JB: Speaking of Thoreau, Against Everything both begins and ends with Walden. It reminded me that Walden was briefly back in the news last year after Kathryn Schulz wrote that essay in the New Yorker, “Pond Scum,” sort of excoriating Thoreau. I’m curious what you thought of that piece, and what you think of Thoreau’s legacy in 2016 more generally.
MG: I made the mistake of reading that piece—it was an accident [Laughs]. Only because I like Kathryn Schulz and I like Thoreau, and it seemed like something one would want to read. I actually went to my students, they were literature students, and I said, “Oh students, will you please tell me if I’m using the following word in the right way?” And they said, “Yes, yes, poor benighted professor.” And I said, “I read this Kathryn Schulz thing in the New Yorker, and I have been successfully trolled? Did I use that word correctly?” And they said, “No, no professor, you did not.” So I was disappointed.
It’s funny, when you talk about the modes of criticism that seem to belong characteristically to the internet—what are they, how do they work—because as I was reading that piece, I thought, well, this is odd. Here’s an essay on Thoreau by a person who doesn’t like Thoreau and who doesn’t understand him—who doesn’t get his jokes. And the thing that she tells us is that Thoreau is overrated. [Laughs] And what is one to make of this? I think there’s a temptation to think that it’s in some way notable, or that it belongs to the state of criticism in 2016. But in fact, thinking about the New Yorker, they had a great, great fan of Thoreau in the form of E.B. White in the 1940s. And he completely didn’t understand Thoreau either and ludicrously mischaracterized him, turning him into a sentimental Disney figure of trees and stuff. So it’s a New Yorker tradition.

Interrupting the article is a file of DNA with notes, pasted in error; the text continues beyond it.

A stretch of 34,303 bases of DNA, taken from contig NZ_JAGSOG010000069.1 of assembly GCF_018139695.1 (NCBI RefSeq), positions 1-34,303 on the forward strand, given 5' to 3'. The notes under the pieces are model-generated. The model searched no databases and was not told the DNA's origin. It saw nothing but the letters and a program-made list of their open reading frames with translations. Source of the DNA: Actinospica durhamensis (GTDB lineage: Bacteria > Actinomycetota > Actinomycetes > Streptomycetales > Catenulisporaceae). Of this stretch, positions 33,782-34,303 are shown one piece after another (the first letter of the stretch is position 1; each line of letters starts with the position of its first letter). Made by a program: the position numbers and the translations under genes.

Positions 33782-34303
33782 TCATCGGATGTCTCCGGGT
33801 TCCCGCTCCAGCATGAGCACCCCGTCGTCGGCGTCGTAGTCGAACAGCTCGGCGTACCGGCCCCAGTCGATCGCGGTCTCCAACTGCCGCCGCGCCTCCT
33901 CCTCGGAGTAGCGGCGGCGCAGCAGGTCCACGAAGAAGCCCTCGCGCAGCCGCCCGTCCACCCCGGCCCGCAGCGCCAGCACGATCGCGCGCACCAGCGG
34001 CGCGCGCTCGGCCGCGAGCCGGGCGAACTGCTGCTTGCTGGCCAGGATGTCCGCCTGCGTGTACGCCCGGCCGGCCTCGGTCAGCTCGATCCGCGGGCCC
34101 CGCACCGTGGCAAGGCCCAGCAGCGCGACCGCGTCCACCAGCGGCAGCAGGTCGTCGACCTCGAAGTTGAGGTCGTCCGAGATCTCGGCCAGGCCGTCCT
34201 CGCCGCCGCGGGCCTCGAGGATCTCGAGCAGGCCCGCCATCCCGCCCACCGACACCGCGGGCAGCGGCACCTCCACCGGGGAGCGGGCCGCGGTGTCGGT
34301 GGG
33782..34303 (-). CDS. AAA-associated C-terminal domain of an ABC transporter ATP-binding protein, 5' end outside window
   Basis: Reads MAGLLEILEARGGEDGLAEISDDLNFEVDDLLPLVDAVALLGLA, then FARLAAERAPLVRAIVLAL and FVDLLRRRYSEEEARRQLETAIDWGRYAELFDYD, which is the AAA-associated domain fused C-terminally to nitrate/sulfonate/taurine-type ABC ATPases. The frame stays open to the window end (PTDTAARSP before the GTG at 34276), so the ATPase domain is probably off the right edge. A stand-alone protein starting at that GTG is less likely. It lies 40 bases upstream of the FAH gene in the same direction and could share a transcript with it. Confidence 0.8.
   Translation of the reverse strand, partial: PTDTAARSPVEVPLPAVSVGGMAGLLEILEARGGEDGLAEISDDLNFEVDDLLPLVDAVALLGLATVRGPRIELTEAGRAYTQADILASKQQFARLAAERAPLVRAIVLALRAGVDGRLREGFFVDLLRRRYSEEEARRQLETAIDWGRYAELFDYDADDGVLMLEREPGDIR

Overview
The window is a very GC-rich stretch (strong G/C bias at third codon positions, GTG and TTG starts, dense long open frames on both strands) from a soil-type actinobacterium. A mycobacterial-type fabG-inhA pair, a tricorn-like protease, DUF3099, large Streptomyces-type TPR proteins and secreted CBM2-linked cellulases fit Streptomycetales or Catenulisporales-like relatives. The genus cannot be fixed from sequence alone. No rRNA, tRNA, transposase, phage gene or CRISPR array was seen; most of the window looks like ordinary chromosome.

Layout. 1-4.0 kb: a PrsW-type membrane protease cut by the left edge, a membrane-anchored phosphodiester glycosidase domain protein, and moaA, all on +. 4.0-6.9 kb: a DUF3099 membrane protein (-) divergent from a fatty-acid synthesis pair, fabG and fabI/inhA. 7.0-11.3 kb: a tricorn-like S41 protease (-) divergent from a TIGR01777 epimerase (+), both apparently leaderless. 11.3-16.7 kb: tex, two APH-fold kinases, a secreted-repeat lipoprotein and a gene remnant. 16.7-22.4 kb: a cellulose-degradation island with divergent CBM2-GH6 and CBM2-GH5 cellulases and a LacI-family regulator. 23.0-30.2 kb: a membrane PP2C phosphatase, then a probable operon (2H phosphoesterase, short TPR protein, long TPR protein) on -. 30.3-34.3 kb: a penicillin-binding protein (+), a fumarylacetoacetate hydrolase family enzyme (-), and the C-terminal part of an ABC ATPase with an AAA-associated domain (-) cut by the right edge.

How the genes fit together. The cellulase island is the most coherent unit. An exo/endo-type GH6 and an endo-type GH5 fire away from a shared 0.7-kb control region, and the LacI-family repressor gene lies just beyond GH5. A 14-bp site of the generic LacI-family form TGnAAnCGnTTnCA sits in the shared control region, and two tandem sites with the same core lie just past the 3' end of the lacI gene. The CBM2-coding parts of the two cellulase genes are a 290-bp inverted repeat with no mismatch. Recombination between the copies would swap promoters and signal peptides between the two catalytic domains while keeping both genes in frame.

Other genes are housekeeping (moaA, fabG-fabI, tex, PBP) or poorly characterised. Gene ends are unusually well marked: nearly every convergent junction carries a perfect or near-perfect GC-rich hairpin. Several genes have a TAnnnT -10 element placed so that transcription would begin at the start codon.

I feel like every time lives with, you know, what Nietzsche calls “cultural philistinism”—with a kind of class of people who will tell you professionally that the things that are great and you know to be great aren’t that great after all, precisely because they don’t see into them deeply. That’s the kind of peril that comes with reading anything in one’s own time, rather than waiting centuries to bury a lot of that stuff in libraries.
JB: In the book’s concluding paragraph you write that “the instant for philosophy is always now.” What would you say to those who view thought and action as inherently separate, or believe that the latter outweighs the former by a wide margin?